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  #71  
Old 12-01-2022, 11:07 AM
DanH's Avatar
DanH DanH is offline
 
Join Date: Oct 2005
Location: 08A
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Quote:
Originally Posted by KeithO View Post
If the shafts were then moved out of alignment I have not yet come up with a method that favors 1 pin, all of the pins should in turn have been overloaded as the pair of drive flanges rotated through the offset distance.
Just a sketch to illustrate the above, something I was playing with to satisfy my own curiosity. Agree with Keith; non-concentric rotation should load and unload the three ears equally, in turn, at first order. Note the change of length between the driving/driven pin pair given 180 degrees of rotation.
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RV-8 SS
Barrett IO-390
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  #72  
Old 12-01-2022, 11:44 AM
KeithO KeithO is offline
 
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Location: Jackson,MI
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Dan, so far the only scenario I have come up with is if the entire drive flange was offset to the shaft centerline. That would give you an offset distance that varies with the rotation angle. That could favor a single pin if the offset was towards that pin, so that the pin found itself at the greatest distance from the shaft centerline.

Jans video on fitting the drive flange to the gearbox seems to show a lot of difficulty to get it to go on straight and keep going on straight. The splines on the shaft also slice material out the inside of the drive flange, potentially making any shift permanent. Here is the link to that video:
https://youtu.be/gW0IyuERbcU?t=147

His assembly process seems geared toward creating exactly the type of defect that would cause this problem, be highly variable, and all down to human error because its all "eyeballed", If he actually used a dial indicator to validate that the radial distance of the pins was the same (so it was centered) that would at least be a check and balance. But no evidence of that at all.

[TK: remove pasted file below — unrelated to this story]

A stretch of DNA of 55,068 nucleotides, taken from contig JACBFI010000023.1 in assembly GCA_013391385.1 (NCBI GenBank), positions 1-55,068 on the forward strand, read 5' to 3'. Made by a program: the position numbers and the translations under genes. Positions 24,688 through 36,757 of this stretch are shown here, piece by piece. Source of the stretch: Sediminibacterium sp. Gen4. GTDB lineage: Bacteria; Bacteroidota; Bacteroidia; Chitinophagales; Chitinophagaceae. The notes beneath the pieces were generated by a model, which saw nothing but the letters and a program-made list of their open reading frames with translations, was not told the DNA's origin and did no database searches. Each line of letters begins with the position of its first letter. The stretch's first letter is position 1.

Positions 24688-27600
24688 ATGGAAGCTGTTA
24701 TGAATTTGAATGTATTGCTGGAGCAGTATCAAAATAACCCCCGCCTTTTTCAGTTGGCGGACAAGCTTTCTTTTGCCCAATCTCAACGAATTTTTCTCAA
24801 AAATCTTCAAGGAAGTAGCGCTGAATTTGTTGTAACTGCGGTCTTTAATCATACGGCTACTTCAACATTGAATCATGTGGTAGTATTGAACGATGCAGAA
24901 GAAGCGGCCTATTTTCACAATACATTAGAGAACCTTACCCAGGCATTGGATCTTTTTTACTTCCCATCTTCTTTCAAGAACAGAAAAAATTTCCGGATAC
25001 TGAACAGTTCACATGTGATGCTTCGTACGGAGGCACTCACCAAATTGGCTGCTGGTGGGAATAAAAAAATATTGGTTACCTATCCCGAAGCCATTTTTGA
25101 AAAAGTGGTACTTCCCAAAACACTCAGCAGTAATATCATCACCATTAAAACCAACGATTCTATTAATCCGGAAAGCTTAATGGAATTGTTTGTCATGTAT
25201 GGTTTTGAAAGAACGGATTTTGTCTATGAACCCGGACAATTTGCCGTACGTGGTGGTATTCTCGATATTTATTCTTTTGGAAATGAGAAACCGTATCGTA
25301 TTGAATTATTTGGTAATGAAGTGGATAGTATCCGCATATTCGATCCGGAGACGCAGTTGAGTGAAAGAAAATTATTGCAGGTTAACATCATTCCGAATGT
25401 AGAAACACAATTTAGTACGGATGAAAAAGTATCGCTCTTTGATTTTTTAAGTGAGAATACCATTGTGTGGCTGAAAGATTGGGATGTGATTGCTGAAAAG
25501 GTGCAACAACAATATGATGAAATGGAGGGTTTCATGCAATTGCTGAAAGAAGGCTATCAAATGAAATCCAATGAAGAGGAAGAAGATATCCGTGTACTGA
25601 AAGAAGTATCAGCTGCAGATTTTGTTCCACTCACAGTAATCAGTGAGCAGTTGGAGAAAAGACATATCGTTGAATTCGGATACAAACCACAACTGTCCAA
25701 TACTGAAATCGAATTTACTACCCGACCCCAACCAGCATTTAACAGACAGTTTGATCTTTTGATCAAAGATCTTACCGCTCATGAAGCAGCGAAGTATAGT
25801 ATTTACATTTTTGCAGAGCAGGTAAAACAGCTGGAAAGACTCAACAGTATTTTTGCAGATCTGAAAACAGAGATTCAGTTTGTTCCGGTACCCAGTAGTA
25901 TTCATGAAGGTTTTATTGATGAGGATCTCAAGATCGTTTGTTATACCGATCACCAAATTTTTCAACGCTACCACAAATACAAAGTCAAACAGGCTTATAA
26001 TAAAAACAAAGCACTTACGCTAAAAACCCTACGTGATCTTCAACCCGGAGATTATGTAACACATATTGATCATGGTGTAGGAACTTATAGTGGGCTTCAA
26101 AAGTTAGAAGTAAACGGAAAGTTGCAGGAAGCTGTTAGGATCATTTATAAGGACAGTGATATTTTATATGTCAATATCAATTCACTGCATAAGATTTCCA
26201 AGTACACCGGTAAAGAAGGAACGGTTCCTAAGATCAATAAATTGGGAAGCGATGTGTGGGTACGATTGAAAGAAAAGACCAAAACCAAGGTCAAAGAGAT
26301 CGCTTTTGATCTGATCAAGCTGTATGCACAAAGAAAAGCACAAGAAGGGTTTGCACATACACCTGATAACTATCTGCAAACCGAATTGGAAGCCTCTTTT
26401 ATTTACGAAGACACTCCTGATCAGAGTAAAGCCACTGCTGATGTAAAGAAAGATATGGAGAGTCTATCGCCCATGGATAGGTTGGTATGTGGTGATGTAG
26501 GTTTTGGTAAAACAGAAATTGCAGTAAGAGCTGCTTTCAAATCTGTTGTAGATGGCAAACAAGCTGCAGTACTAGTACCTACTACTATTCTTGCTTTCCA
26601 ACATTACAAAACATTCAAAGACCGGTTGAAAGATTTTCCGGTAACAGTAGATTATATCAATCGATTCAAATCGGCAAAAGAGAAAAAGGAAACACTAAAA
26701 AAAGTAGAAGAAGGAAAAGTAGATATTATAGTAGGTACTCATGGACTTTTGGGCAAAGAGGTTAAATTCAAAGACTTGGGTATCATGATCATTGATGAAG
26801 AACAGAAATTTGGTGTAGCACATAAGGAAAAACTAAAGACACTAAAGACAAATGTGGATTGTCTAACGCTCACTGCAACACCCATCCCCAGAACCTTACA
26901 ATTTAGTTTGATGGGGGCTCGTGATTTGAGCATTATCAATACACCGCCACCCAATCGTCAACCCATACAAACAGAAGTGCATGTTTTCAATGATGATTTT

Last edited by KeithO : 12-01-2022 at 11:47 AM.
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  #73  
Old 12-01-2022, 11:56 AM
KeithO KeithO is offline
 
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Well, I have news. I let the drive flange sit for hours since I did the inspection this morning and as it turns out there is indeed the start of a crack at a second drive ear. It took a long time to bleed out to the point that I could recognize it, so its probably very shallow still.

Interesting that it is not at the inboard end of the ear, its at the outboard end and tangential to the boss I mentioned earlier which holds the pin. The broken ear shows 2 different cracks, one outboard and 1 inboard. But the overall assumption is the same, far more damage to the ear that failed and damage now starting on one of the 2 remaining.
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  #74  
Old 12-01-2022, 02:26 PM
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DanH DanH is offline
 
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Quote:
Originally Posted by KeithO View Post
Jans video on fitting the drive flange to the gearbox seems to show a lot of difficulty to get it to go on straight and keep going on straight....His assembly process seems geared toward creating exactly the type of defect that would cause this problem...
I especially like the part where he recommends hitting it with a hammer for alignment (about 3:35). The only place to hit it would be the ends of the lobes. Ack!

You're going to replace this thing with something better anyway. 100 lbs-ft nominal torque suggest a size 12. Replace the driving end with a flat disk (or better, integral, a new flywheel with a thickened center) drilled four places for Type S pins. Used a splined Type 1 slug on the driven side. If the existing splines are standard SAE, use a Type 1 L-LOC, which would allow slipping it onto the splines and clamping rather than using some variation of the press method. See attached.

Note the Centaflex A coupler places the rubber elements in compression when the radial fasteners are tightened. There are no tension fibers buried in the rubber.
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  #75  
Old 12-02-2022, 04:45 AM